Later, in the 16th century, the private chambers above were enlarged, so that they overhung the lower floor, held up by posts. The ceilings then formed a covered walkway in front of the shops below, the doorways of which were usually accessed by a few stairs (due to the undercroft being partly above ground). Later many of these unique buildings were either demolished, damaged in the Civil War or the walkways were enclosed and changed into private homes. As there was no law to say that the walkways had to be left open for public access, this almost led to the complete obliteration of the Rows. Most of the Rows on Lower Bridge Street and parts of Eastgate Street were destroyed, but in other parts of the town trade was booming, so the shopkeepers did not want to turn their businesses into private homes. Luckily a good few survive, including a well-preserved 13th century one on Bridge Street.
Chester was at one time a large centre for nautical trade, as the River Dee was much more substantial than it is today. Large ships could unload their cargoes beneath the city walls near Watergate, from where they would be dragged up the steep road to the markets. However the gradual silting of the river eventually wiped out the trade, which Liverpool took over. In the 1730s the Dee was canalised in an attempt to open up trade again.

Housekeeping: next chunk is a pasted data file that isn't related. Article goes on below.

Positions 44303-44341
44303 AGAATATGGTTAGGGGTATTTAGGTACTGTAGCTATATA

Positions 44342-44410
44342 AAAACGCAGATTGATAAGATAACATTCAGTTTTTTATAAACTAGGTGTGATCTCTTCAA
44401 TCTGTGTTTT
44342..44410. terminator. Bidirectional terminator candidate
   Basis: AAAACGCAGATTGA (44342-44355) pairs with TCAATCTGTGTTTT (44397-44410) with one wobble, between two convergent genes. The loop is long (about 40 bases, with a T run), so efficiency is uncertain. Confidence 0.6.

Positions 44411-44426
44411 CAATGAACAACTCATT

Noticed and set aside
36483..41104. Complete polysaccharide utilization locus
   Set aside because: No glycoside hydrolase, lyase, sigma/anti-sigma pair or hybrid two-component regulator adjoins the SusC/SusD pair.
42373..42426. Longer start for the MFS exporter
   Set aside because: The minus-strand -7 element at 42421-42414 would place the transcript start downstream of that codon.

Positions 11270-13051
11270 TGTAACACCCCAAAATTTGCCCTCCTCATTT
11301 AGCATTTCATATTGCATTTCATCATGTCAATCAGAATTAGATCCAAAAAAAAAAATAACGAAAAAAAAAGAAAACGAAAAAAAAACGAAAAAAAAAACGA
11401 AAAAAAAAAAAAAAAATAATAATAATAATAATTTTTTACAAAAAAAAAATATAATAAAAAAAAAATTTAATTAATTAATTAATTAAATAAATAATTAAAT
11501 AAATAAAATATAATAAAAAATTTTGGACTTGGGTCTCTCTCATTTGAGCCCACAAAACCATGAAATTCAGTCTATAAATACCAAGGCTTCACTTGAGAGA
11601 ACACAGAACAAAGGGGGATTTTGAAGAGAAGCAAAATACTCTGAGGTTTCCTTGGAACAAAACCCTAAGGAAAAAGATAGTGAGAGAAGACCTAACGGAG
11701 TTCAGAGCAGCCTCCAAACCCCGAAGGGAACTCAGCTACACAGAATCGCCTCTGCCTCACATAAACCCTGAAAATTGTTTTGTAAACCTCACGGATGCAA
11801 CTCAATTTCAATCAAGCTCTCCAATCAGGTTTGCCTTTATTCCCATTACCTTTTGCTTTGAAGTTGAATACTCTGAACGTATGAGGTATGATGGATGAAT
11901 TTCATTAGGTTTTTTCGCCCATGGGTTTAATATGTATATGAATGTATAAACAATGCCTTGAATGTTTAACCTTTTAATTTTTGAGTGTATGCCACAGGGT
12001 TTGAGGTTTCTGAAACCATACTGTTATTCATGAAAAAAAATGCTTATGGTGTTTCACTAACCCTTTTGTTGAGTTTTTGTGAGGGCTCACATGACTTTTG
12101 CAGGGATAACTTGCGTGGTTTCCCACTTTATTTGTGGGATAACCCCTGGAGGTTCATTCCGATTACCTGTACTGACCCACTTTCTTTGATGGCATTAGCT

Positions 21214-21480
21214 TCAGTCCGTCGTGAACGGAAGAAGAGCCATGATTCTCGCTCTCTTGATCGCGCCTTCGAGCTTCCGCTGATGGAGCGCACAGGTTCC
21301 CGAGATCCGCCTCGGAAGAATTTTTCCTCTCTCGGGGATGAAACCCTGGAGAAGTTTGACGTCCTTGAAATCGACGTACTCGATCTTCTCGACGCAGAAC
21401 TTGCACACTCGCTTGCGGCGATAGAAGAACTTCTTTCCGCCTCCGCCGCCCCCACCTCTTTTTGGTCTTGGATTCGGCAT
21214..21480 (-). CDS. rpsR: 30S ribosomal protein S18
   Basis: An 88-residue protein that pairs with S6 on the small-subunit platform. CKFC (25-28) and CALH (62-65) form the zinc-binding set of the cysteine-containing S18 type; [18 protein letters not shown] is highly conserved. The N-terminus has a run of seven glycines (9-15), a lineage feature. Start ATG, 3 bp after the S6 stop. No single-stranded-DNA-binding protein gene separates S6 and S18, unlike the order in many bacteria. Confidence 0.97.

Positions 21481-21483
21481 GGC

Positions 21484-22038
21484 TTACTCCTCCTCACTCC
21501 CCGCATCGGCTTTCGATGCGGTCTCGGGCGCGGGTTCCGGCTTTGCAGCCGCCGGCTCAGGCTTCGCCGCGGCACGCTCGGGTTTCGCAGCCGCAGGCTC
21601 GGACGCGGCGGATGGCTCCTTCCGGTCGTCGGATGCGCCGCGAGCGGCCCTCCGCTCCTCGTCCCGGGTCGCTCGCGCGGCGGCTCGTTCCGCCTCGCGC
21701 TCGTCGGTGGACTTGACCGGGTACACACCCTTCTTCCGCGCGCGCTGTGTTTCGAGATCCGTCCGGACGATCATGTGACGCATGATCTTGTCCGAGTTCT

Daniel Defoe, in his book A Tour Through the Whole Island of Great Britain published in volumes between 1724 and1726 states Chester is ‘a city well worth describing’ and was particularly impressed by the walls, the river and bridge over it, and the castle, which ‘has a garrison always in it’. He mentions that the cheese made in the county (Cheshire cheese) was particularly fine and was sent all over the country, and even to Scotland and Ireland, and this was because of the extraordinary fertility of the soil and therefore of the grass which the cows ate.
Certainly I would highly recommend anyone who finds themselves in the north of England to take a little time to explore this beautiful and unique historic city. It truly is a gem!